Ion Torrent's CEO Jonathan Rothberg says to expect the $1,000 genome by 2012. Instead of using conventional wet chemistry to sequence DNA, Ion Torrent's DNA machine uses computer chips for a faster, cheaper read.
Think about that thousand dollar price tag for a minute. That's cheap, considering the first human genome cost $3 billion to complete. As companies race to crack the $1,000 genome, contending DNA machines in the marketplace suggest an end is near.
Ion Torrent's DNA machine reads sequences based on chemicals and electronic technology.
The technology is called the Personal Genome Machine and it has been used to determine the source of E. coli or mutations present in the genomes of patients' cancers. The Ion Personal Genome Machine, which is about the size of a desktop computer, uses chemistry and semiconductor technology to produce readouts of genetic information in a couple of hours.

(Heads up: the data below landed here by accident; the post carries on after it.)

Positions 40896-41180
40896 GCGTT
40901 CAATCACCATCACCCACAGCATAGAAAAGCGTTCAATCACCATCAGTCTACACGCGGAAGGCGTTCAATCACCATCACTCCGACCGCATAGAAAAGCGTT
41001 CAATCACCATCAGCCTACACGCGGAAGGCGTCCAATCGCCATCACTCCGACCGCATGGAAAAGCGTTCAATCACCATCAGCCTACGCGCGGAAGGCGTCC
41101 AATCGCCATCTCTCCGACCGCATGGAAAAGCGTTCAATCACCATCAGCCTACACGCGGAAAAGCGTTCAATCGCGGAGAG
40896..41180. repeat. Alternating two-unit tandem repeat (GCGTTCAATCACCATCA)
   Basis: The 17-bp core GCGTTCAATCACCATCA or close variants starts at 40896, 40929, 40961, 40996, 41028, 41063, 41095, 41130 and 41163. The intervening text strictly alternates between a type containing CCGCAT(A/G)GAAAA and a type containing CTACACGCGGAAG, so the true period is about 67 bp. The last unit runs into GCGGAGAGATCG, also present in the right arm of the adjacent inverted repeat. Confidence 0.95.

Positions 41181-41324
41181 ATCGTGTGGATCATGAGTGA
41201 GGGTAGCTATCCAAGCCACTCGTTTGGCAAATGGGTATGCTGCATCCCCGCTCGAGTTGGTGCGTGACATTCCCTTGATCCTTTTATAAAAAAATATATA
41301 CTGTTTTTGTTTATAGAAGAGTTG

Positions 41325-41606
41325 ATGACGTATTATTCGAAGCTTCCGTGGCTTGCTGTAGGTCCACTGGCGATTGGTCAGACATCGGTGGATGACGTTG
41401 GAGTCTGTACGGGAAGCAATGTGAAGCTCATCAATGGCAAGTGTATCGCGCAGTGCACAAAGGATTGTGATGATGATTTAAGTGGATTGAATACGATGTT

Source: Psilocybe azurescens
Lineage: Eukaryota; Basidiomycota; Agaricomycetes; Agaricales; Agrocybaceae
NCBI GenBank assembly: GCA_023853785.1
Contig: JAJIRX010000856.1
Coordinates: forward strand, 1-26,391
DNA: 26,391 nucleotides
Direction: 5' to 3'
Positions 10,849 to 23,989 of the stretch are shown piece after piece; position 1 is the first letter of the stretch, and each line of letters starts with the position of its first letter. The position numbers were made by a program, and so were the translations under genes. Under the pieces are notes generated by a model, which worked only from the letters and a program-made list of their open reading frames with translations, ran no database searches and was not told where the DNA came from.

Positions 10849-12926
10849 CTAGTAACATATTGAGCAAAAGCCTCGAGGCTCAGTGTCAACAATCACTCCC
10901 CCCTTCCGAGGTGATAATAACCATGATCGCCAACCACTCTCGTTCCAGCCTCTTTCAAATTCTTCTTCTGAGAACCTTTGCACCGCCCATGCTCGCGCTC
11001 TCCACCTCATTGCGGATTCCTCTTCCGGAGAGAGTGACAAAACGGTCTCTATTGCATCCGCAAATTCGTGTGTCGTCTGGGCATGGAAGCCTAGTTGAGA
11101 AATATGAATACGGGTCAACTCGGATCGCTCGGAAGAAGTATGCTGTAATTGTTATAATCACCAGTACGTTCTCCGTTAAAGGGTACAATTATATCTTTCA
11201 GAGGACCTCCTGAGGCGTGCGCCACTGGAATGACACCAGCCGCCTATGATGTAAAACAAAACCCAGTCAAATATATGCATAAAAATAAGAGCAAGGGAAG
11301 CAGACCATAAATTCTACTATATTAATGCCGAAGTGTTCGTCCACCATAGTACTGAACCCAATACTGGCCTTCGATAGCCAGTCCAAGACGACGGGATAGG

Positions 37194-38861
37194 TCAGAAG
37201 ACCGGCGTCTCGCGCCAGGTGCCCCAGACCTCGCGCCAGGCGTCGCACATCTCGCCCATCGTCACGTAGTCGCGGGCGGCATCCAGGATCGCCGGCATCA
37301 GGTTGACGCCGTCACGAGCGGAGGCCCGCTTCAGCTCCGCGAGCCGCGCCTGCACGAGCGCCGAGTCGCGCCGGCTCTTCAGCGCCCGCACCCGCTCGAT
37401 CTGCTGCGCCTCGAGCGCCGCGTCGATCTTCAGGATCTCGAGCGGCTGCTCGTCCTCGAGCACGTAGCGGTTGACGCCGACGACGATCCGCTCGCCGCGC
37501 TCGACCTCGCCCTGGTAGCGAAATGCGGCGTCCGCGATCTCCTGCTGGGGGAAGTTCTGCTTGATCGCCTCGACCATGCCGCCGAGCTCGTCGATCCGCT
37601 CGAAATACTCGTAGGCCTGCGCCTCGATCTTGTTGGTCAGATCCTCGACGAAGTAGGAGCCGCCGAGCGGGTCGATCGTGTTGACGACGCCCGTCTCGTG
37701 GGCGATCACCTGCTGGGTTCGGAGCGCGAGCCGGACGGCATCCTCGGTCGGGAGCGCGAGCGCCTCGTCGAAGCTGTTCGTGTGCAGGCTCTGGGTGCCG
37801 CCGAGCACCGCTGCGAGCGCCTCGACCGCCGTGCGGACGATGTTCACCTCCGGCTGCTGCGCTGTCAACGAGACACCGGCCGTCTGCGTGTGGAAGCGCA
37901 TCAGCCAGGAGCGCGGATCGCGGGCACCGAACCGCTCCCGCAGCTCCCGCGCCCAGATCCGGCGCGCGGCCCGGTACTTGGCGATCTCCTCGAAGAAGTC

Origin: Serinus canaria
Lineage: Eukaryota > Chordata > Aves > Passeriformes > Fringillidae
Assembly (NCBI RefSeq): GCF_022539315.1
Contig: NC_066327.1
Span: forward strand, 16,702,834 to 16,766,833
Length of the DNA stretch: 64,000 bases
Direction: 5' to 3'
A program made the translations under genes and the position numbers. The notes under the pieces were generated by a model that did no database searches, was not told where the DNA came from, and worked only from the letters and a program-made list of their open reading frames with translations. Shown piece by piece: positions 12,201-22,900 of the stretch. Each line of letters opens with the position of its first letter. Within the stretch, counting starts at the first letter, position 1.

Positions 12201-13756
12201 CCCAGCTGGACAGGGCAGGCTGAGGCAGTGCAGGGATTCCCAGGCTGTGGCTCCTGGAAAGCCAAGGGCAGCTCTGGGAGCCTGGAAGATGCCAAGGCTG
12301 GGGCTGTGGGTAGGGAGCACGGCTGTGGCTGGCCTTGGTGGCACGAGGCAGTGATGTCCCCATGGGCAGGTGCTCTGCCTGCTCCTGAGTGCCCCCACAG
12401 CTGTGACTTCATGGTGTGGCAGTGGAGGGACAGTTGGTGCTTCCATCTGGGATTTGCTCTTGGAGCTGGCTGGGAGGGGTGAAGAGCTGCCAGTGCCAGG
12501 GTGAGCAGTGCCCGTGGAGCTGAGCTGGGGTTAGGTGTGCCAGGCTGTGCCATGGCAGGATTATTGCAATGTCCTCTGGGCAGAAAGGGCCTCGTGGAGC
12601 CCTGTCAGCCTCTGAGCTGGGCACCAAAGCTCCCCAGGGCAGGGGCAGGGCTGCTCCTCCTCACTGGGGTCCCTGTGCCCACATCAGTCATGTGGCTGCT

"Right now don't have very many correlations between those 3 billion base pairs [of the human genome] and outcomes or medicines," says Rothberg. He predicts it will take at least 10 years of clinical experiments with full genome sequencing to get us to the point where we can begin to unlock its value.
"And it will be 20 years before we understand cancer at same level as HIV and can come up with combinations of medicine [tailored] for each individual," says Rothberg.
Earlier this year, I went to Ion Torrent to find out how the DNA sequencing machine uses computer technology to deliver fast results.